Greyhounds Post Retirement

In spite of their early training for the race track, Greyhounds love people, in fact more than most breeds, and tend to be quite sociable. They have been handled a great deal during their early years by dog walkers, trainers, veterinarians and others. Many trainers are women who bring their children to work, so the dogs frequently have been exposed to children of all ages.

Generally, Greyhounds are quizzical, sometimes shy, very sensitive and surprisingly gentle. They possess superior intelligence, and can exhibit a quiet but surprising independence. These are not animals whose spirit have been broken by their training or racing experience.

Because of their early training, retired Greyhounds have never been without the company of other Greyhounds and have never had the opportunity to really be a puppy. They may need to act out some puppy behavior, like chewing, which they typically quickly outgrow.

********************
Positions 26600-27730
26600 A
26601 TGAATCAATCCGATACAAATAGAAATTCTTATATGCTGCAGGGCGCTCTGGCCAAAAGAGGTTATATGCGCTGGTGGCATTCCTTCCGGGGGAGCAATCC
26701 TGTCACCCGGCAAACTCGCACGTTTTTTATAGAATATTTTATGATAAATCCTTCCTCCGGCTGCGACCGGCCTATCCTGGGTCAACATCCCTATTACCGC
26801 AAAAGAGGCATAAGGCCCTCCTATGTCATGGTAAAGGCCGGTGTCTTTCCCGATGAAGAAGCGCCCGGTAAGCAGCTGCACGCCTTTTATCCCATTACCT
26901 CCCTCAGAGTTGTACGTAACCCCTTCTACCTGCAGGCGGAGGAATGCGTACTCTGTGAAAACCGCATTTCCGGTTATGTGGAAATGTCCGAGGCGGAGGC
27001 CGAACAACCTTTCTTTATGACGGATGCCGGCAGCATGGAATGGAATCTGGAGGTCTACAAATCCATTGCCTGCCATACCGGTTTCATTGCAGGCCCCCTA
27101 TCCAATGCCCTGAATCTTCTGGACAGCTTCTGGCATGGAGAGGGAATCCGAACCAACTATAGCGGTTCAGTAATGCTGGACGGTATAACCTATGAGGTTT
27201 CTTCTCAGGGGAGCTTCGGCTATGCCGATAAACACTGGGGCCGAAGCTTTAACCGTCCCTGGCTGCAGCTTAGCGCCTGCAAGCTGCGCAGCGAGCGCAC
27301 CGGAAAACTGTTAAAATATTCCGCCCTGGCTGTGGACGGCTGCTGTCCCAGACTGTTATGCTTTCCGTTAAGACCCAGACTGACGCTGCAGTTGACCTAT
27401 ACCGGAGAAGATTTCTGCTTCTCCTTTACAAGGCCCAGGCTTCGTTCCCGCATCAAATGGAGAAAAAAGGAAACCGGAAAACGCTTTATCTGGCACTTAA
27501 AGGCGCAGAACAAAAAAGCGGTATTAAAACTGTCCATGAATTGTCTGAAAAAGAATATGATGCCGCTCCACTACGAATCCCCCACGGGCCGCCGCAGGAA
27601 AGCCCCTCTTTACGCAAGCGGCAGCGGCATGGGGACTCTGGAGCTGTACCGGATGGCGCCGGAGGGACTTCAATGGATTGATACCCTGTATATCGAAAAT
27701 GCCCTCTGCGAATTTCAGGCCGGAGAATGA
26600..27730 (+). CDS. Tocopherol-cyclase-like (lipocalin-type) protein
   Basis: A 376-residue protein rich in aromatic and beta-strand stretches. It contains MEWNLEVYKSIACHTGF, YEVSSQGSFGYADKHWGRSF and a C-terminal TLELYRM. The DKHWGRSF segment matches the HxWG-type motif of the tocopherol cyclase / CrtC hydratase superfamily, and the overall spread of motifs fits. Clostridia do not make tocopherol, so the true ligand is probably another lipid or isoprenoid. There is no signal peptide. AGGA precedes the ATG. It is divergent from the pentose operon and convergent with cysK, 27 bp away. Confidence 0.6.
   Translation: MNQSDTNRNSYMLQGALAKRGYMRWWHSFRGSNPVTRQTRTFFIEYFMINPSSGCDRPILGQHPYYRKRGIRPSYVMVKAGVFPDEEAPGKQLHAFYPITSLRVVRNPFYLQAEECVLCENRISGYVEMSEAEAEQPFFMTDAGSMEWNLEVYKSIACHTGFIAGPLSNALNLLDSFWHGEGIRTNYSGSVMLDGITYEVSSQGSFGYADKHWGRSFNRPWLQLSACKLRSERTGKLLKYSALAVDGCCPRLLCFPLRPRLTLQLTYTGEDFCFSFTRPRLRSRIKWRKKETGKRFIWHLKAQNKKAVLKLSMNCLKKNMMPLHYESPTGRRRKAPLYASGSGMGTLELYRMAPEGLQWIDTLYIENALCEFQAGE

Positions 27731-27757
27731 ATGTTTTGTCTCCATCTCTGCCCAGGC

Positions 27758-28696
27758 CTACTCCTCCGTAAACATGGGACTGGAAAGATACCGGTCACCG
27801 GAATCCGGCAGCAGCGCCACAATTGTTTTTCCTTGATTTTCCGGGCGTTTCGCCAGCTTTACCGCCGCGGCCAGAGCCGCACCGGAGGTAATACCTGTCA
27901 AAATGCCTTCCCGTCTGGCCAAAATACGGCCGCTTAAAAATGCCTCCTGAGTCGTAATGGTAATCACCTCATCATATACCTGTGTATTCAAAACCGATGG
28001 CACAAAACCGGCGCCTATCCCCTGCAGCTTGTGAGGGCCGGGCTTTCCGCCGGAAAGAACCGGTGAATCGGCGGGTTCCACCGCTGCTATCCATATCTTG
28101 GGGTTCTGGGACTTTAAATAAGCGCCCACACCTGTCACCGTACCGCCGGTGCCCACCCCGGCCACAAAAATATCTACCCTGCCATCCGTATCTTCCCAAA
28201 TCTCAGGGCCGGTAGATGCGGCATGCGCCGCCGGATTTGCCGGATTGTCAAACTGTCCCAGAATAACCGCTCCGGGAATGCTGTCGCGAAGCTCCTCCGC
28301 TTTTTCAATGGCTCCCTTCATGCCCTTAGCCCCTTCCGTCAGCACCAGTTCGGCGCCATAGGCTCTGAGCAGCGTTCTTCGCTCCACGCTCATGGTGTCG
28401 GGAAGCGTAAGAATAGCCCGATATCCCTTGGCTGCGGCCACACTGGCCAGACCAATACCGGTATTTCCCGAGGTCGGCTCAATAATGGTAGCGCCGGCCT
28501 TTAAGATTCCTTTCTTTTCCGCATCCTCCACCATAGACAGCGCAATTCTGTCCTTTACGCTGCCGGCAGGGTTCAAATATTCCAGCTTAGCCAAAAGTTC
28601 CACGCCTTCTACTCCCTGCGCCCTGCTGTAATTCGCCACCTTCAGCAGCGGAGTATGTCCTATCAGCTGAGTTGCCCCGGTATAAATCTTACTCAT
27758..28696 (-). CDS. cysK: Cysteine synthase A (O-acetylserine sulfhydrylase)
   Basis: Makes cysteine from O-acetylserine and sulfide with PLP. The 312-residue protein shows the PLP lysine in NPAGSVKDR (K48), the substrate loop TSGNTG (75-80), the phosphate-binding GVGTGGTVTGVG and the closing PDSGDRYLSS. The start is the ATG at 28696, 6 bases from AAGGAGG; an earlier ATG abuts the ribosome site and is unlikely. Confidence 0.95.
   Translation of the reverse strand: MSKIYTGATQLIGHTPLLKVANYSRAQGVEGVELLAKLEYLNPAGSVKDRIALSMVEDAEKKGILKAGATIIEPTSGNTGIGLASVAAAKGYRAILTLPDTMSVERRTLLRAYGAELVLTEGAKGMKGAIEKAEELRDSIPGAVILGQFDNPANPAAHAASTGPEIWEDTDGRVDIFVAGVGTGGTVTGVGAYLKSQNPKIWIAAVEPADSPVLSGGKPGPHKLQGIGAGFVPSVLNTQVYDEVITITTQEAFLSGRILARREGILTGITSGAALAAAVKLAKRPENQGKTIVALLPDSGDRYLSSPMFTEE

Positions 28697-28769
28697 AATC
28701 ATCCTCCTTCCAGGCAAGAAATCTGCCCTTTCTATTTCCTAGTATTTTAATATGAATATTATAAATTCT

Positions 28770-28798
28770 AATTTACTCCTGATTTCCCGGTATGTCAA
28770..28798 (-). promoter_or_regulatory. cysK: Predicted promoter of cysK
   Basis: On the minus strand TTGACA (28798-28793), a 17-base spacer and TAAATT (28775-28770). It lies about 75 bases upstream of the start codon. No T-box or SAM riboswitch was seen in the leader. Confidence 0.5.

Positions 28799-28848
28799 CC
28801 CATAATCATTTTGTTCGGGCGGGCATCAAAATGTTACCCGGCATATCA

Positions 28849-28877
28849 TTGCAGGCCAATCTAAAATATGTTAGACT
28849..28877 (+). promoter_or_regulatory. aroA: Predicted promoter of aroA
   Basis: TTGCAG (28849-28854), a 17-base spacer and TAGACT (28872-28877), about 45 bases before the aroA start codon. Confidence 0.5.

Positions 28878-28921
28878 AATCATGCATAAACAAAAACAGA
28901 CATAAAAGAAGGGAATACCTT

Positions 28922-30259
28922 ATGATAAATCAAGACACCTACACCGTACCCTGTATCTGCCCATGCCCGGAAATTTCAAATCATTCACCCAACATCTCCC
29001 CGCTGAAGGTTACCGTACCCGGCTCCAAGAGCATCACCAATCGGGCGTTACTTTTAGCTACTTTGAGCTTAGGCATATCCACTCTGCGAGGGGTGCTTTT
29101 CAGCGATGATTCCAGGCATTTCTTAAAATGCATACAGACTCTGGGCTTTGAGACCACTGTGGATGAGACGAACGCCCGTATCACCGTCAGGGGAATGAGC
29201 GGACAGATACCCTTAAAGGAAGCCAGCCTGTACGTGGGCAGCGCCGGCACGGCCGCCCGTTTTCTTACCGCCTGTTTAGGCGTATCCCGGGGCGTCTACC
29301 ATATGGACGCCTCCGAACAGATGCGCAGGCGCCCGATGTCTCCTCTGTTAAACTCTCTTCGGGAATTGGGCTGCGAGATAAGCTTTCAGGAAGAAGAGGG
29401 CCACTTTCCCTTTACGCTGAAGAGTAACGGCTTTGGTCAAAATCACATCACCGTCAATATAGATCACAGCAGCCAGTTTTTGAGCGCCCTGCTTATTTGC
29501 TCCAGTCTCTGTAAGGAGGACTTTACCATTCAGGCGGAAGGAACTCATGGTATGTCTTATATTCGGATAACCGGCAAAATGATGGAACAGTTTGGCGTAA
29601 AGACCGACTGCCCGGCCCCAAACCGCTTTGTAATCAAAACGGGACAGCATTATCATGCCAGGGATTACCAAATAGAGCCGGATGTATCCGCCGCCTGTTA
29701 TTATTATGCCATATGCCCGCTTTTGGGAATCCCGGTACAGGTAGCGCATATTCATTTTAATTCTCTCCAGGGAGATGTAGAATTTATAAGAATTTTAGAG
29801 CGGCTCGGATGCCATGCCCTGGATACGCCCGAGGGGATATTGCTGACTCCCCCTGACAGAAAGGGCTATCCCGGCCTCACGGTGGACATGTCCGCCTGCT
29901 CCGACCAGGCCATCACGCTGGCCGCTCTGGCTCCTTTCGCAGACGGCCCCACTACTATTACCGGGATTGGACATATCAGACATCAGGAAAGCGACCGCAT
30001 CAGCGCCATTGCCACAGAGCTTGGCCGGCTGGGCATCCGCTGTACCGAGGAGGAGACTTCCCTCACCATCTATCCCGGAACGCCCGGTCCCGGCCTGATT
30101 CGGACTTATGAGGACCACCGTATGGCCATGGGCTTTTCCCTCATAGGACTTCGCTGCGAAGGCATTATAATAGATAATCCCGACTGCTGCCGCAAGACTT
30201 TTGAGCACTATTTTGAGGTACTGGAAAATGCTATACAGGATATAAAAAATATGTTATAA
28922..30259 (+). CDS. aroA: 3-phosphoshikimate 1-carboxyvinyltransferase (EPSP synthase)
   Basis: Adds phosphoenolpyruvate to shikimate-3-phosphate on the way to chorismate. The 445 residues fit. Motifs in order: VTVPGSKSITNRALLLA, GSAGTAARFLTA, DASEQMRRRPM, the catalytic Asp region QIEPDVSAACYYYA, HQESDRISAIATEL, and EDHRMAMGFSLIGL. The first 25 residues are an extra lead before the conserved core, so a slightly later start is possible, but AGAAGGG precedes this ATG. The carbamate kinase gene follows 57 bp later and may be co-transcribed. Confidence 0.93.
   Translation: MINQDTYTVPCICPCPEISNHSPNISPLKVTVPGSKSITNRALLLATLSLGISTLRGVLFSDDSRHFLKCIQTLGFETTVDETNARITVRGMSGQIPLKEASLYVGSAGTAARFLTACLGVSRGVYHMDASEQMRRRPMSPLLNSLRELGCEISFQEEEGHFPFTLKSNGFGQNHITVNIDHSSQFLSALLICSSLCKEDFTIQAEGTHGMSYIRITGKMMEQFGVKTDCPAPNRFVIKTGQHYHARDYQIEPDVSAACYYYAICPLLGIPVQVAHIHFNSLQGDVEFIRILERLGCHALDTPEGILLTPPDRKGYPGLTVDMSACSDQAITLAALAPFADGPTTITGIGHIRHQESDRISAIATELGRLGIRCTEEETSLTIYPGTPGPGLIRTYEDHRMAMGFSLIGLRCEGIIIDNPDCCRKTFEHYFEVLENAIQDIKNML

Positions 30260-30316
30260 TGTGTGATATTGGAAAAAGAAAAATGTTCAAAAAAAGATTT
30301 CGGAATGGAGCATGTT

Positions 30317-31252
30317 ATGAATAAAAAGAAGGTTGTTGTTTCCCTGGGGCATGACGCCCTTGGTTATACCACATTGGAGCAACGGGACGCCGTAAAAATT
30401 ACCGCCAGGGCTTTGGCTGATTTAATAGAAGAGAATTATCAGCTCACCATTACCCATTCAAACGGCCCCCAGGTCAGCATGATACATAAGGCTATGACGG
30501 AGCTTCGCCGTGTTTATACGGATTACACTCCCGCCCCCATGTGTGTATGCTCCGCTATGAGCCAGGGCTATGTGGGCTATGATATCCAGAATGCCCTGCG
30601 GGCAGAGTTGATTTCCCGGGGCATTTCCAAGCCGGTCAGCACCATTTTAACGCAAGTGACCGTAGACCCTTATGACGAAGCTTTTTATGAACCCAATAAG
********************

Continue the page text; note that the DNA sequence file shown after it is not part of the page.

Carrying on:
Greyhounds have never been exposed to other breeds of dogs. They know other Greyhounds but may be perplexed, frightened or simply ignore other breeds. They do not know cats, however, all are tested for tolerances toward cats, small dogs, and children prior to adoption. Greyhounds are used to traveling and adapt quickly to riding in cars.

Greyhounds do not typically bite but sometimes show affection as a wolf does with mouth agape, gently grasping. They will lick your hand, too. They show affection with their whole body and may rub up like a cat or lean against you.

Greyhounds have no fat layer on their bodies which makes them sensitive to winter cold or rain. If outside for more than a short time in bad weather, they should be protected with a coat. No dog should be left outside in extreme cold or hot temperatures.

They are not barkers by nature, but will bark if excited or trying to tell you something like needing to go out. They seem grateful for their homes and reward their owners with never-ending affection.